Skip

My sister-in-law is in constant pain from Dercum's disease
January 24, 2012 8:38 AM   Subscribe

Does anyone know of a cure and/or effective treatment for Dercum's disease?

My sister-in-law is suffering from Dercum's disease. Twice a day, she dons a pneumatic suit that that massages her lymph nodes (for several hours each occasion). This treatment helps, but she is still in constant pain.

Here is what Wikipedia says about it:

http://en.wikipedia.org/wiki/Adiposis_dolorosa

Thanks in advance!
posted by Chasuk to Health & Fitness (4 answers total)
 
There's a lot of anecdotal evidence that some inflammatory conditions are linked to a gluten intolerance. I'd be really surprised if there was any actual scientific evidence linking it to this particular disease, but trying a 30-day no-gluten regimen would at least make her feel like she's doing something, and with luck she'll be one of the people who responds well to it.

(I am not a doctor, but I have rheumatoid arthritis that is strongly affected by gluten intake.)
posted by restless_nomad at 8:59 AM on January 24, 2012


What a horrible disease! My heart goes out to your sister-in-law.

The Wikipedia page you give the URL for has seen a lot of edits over the last few years, and glancing over them, I found the very first version to be the most congenial; the latest version strips out very interesting assertions that the disease occurs mainly in obese post-menopausal women (it seems to be the cause of the obesity) and that 20 times as many women have it as men, and-- most crucially-- that it seem to be an auto-immune problem (which the article likens to "rheumatism") rather than the result of any kind of metabolic defect.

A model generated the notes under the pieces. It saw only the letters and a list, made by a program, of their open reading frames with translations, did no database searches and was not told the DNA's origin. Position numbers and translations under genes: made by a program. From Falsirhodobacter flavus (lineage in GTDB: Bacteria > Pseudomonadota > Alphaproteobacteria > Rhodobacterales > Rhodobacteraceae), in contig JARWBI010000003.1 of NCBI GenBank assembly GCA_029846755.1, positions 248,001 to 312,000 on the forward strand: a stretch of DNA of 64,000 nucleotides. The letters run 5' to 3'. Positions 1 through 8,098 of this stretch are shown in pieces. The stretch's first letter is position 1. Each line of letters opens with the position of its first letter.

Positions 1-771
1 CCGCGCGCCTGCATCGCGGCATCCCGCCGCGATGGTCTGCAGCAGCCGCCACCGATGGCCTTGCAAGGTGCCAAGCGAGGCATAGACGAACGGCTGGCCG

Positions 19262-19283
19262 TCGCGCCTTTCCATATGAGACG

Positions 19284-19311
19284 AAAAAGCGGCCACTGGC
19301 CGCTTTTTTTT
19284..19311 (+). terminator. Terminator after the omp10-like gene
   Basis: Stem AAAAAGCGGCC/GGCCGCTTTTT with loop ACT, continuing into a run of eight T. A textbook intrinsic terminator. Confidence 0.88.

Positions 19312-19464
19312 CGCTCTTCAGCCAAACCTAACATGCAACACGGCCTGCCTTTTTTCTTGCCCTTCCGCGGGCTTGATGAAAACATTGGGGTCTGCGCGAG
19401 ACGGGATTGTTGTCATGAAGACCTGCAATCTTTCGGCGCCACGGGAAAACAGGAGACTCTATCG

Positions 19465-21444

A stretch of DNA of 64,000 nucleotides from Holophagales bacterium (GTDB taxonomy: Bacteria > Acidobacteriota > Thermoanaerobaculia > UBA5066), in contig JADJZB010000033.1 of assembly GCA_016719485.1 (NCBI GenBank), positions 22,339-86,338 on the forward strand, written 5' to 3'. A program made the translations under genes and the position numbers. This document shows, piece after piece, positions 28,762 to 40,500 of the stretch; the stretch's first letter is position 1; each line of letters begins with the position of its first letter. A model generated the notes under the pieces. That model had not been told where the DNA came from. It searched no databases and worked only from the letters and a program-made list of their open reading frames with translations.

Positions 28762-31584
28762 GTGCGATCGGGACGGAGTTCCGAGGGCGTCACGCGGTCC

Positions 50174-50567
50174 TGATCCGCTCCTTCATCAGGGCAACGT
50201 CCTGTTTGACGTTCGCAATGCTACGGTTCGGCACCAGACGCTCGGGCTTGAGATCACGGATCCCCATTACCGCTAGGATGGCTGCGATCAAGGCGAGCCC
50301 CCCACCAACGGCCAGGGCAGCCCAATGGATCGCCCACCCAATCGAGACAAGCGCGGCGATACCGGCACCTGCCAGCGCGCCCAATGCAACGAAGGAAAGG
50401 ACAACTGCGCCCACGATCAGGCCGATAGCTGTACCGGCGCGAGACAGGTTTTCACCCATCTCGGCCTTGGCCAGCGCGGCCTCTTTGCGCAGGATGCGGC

I found an active support group full of very detailed accounts of symptoms and treatment protocols, but I didn't see any anecdotes of cures.

Given the chronic fevers, the increased vulnerability to infections, the association with adipose tissue, and the link with the lymph system, I wonder if Dercum's could be triggered by a fat-loving organism such as Pseudomonas aeruginosa that could also infect at least some class of lymphocytes (as TB does macrophages, for example), and I'd want to try (lipid soluble) IV antibiotics before I gave up on a cure and settled for mere amelioration, but good luck in finding a physician who'd go along with that in these increasingly antibiotic-phobic times.
posted by jamjam at 3:55 PM on January 24, 2012


I don't think any physician is likely to try a treatment with potential significant side effects with no evidence for effectiveness, based on an untested theory.

OP, has your sister tried getting recommendations from a large teaching hospital in your area, or even looking regionally for a specialist in this rare disease? It might be worth doing.
posted by treehorn+bunny at 6:39 PM on January 24, 2012


My apologies for being slow to respond to your responses.

Thank you, everyone, very much for your suggestions!
posted by Chasuk at 4:49 AM on March 12, 2012


« Older Free-lancers: when do you char...   |  How do I best deal with this w... Newer »
This thread is closed to new comments.


Post